The equalizer is more than effective!!! It overloads the lows, distorts the highs and squeezes the mids. It's better not to fiddle too much with it. It is very sensitive.

In normal mode it's OK. If you move the knobs slightly it's all right. But it really loses its temper if you turn them all the way, and if you like the sound of its rage then you have a major auditory problem.

I looked into the noise issue. Is it true or not? The sequel in the next sentence!

With the mixer turned on and all pots cranked all the way up... Yes. There's a bit of noise.

Using the knobs in "normal" mode, the noise is barely audible, if at all.

But once my other gear is on, I can't hear anything. My gemini EX-26 makes more noise than the Yamaha... But its EQ is more effective. So there!

For an entry-level mixer, it sounds quite all right. It's a pity that the EQ is not at the same level.


I've used it since 2005 and it suits me perfectly.

I bought it new for $99 (and yes, it always pays to bargain with the salesman ;-) ). I had the choice of a Phonic, Behringer and some others of the like. I tested the other ones, they were pretty decent, but not sturdy nor reliable enough.

Yamaha has the advantage of manufacturing good pro gear at fair prices. So I decided to spend a bit more and get something better rather than get a subscription to the After-Sales Service Club of my local store.

The electronic components are sturdy enough, like the soldering and I think it can work fine both live and in a home studio.

Practical and reliable, it does the job all right.

Excellent value for money. It's a good compromise between the after-sale-service products and the very high-end ones.

If you don't have the money for a Mackie or an Alesis (very, very expensive), you'd better go straight to Yamaha, even if its EQ is not the best, it's reliable and it works!!!
MGR/Pat Yeagle10/21/2005

MGR/Pat Yeagle's review"Yamaha MG 10/2 Mixing Console"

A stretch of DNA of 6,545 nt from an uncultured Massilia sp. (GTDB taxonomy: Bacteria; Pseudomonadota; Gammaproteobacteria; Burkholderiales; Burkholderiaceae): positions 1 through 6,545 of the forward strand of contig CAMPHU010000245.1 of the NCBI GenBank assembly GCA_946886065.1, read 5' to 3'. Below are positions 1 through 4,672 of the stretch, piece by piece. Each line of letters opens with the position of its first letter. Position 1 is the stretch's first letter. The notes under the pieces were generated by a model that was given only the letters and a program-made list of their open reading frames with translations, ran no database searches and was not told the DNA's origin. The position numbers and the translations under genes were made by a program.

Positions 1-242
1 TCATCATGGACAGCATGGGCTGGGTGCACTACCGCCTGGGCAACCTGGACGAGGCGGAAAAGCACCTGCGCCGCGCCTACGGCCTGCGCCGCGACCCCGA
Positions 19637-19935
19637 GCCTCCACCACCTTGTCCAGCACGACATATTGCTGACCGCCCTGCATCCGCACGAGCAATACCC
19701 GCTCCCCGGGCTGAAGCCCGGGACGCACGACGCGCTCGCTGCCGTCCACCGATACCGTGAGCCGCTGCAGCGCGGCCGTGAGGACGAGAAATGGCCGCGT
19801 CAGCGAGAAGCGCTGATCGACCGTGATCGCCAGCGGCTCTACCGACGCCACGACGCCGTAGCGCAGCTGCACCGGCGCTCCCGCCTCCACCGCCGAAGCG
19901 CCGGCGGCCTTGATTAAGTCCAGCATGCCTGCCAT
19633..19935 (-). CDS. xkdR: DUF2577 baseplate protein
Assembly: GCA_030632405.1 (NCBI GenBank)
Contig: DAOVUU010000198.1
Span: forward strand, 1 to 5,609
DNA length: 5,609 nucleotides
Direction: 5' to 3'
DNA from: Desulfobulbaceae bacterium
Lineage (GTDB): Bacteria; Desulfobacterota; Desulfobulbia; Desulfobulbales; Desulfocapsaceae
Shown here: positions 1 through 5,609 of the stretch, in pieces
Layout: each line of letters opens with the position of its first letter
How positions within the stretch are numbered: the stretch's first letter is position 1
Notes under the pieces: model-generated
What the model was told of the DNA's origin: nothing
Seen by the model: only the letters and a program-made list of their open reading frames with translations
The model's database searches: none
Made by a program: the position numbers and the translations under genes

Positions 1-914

Yamaha MG10/2
I've been playing drums since 1998, guitar since 2000, and synthesizers since 2001. I enjoy composing all sorts of music, from acoustic to funk to trance.

I paid $100 for this unit at CV Lloyd's in Champaign, Illinois. I needed a mixer that had a variety of inputs and outputs, but still fit my budget.

The best thing about this mixer is the quality you get for your money. This unit has virtually no noise and is priced with shoe-string musicians in mind. It has plenty of inputs and outputs, and even has channel inserts on the first two channels, which are great for adding effects. The first four channels have a built-in, switchable high-pass filter at 80Hz to cut unwanted low frequencies that often get added by external hardware. Each channel has a three-band EQ, balance, and pre/post auxilliary sends. There are four low-noise mic preamps, both RCA and 1/4" inputs/outputs, and even a phantom power switch for your condenser mics. All of these features combine to make one heck of a machine that you would expect to pay alot more for. I have never had a single problem with the unit and it sounds incredible with a good set of monitors.

The only thing I dislike is that four of the channels have both a mic (XLR) input and a 1/4" input, which isn't bad by itself, but you can't use both inputs at the same time. I know that's asking alot, so it's really not a problem.

This mixer is solid as a rock. It is sturdy, the paint is tough, the knobs are not slippery, and the sound is clear and crisp. I've left the unit on all night and it hasn't overheated once. It's got a good weight to it and could probably stand to be dropped afew times without consequence, though I wouldn't dare do it on purpose to such a great piece of equipment.

If you're looking for a top-quality mixer at a fraction of the price, this is the mixer for you. This line of mixers is even available with built-in effects and up to 32 channels, so you can handle even big jobs. This should be the first mixer you look at in your search because it might just be the last one you'll ever have to look at.

This review was originally published on http://www.musicgearreview.com
Philippe Hélard03/02/2006

Philippe Hélard's review (This content has been automatically translated from French)

Yamaha MG10/2
It is very easy to use.
I would have preferred notched knobs (like on the 01V), which regulate more precisely and less likely to disrupt.


Arises everywhere, very little space.


Preamps breathless high-volume, very transparent.